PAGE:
%I
%S 1,2,2,3,3,4,3,6,3,5,4,5,5,9,3,4,9,3,6,10,6,7,6,11,5,11,10,5,10,9,3,
%T 12,6,10,9,5,6,13,9,6,11,6,10,16,4,4,6,9,6,11,8,4,10,10,5,13,10,7,11,
%U 6,6,21,4,23,8,6,8,15,15,7,12,7,8,19,8,13,14,5,6,20,6,10,13,12,7,9,9,6,21
%N Number of prime factors with multiplicity of 1 + (n^(n+1)).
%C As also noticed by _T. D. Noe_, for odd n: 2  a(n), for even n: (n+1)^2  a(n). Coincidentally, a(74) includes 13 multidigit prime factors all of which end with the digit 1. There is no upper limit to this sequence, which rapidly becomes slow to compute. The derived sequences of n such that a(n) = k for any constant k > 2 do not yet appear in the OEIS. For instance, a(n) = 3 for n = 4, 5, 7, 9, 15, 18, 31, ... Is each such derived sequence finite?
%F a(1) = 1. For n>1, a(n) = A001222(A110567(n)) = A001222(1 + A007778(n)) = A001222(1 + (n^(n+1))).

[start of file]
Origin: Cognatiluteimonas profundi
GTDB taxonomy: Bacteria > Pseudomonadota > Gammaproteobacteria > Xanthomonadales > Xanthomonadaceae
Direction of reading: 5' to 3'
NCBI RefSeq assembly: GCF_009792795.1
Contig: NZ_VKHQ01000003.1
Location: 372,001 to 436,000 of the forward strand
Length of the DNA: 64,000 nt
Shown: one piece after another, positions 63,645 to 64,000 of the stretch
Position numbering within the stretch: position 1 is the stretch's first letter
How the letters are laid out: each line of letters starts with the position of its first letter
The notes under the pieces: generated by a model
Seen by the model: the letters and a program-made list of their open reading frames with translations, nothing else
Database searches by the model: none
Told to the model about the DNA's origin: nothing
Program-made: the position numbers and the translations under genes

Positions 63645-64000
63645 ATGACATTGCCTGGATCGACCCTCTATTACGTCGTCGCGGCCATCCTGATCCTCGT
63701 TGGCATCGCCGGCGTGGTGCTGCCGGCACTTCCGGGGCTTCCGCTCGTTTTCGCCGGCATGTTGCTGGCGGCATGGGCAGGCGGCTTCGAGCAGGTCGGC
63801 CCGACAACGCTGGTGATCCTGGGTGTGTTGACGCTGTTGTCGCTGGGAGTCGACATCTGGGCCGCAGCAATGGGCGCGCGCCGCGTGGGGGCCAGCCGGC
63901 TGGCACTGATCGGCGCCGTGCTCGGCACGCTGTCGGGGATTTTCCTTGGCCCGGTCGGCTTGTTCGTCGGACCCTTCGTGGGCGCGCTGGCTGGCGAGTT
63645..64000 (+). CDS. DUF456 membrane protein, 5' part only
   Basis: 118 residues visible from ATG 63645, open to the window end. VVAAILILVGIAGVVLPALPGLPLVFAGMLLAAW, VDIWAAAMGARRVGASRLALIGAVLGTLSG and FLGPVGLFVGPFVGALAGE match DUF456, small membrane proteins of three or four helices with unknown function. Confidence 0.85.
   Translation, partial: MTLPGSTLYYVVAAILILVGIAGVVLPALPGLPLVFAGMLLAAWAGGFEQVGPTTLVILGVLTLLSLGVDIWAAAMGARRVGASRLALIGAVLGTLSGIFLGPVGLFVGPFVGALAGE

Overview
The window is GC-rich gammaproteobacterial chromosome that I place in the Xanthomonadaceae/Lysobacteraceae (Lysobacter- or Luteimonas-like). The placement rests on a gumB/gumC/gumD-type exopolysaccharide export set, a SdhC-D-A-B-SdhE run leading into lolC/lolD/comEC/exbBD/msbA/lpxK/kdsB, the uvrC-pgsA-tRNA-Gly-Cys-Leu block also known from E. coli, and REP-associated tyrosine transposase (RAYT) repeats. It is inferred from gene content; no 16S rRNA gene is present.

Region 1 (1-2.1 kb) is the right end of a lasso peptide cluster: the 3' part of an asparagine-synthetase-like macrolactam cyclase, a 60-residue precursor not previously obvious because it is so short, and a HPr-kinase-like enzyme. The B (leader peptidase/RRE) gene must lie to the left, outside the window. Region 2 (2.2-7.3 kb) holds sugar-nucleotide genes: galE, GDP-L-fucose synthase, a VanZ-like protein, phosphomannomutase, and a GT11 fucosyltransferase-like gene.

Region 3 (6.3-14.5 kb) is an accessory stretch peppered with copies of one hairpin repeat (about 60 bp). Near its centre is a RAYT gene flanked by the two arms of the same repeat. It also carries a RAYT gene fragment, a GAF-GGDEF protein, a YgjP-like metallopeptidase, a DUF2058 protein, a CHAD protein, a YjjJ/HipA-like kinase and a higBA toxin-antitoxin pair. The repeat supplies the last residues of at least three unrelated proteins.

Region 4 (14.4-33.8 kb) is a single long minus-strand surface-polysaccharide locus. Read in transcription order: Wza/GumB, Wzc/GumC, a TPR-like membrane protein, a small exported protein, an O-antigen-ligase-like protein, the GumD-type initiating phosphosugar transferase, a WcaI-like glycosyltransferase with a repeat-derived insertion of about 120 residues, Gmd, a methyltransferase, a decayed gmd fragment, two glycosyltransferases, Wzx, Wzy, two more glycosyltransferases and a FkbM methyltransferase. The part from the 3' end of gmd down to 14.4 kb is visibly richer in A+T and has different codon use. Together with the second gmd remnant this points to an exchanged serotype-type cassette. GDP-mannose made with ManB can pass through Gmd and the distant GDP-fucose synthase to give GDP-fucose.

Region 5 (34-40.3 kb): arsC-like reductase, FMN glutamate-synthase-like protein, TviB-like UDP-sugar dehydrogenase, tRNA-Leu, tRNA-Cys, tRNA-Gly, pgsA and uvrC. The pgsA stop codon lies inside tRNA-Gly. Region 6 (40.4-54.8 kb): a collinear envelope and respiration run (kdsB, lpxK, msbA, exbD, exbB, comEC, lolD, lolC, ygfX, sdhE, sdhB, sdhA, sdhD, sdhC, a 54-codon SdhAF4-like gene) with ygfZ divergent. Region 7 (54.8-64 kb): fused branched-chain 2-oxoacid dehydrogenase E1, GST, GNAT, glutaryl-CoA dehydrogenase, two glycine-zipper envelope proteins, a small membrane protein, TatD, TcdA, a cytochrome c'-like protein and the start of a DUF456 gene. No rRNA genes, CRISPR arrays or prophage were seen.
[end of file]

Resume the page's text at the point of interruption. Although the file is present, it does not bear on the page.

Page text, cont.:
%e a(1) = 1 because 1+1^2 = 2 is prime (and the only such prime).
%e a(2) = 2 because 1 + 2^3 = 9 = 3^2 which has (with multiplicity) two prime factors.
%e a(3) = 2 because 1 + 3^4 = 82 = 2 * 41 (the last such semiprime?).
%e a(4) = 3 because 1 + 4^5 = 1025 = 5^2 * 41 which has (with multiplicity) 3 prime factors.
%e a(8) = 6 because 1 + 8^9 = 134217729 = 3^4 * 19 * 87211.
%e a(14) = 9 because 1 + 14^15 = 155568095557812225 = 3^2 * 5^2 * 61 * 71 * 101 * 811 * 1948981.
%e a(1000) > 52.
%Y Cf. A001222, A007778, A110567.
%K easy,nonn
%O 1,2
%A _Jonathan Vos Post_, Sep 14 2005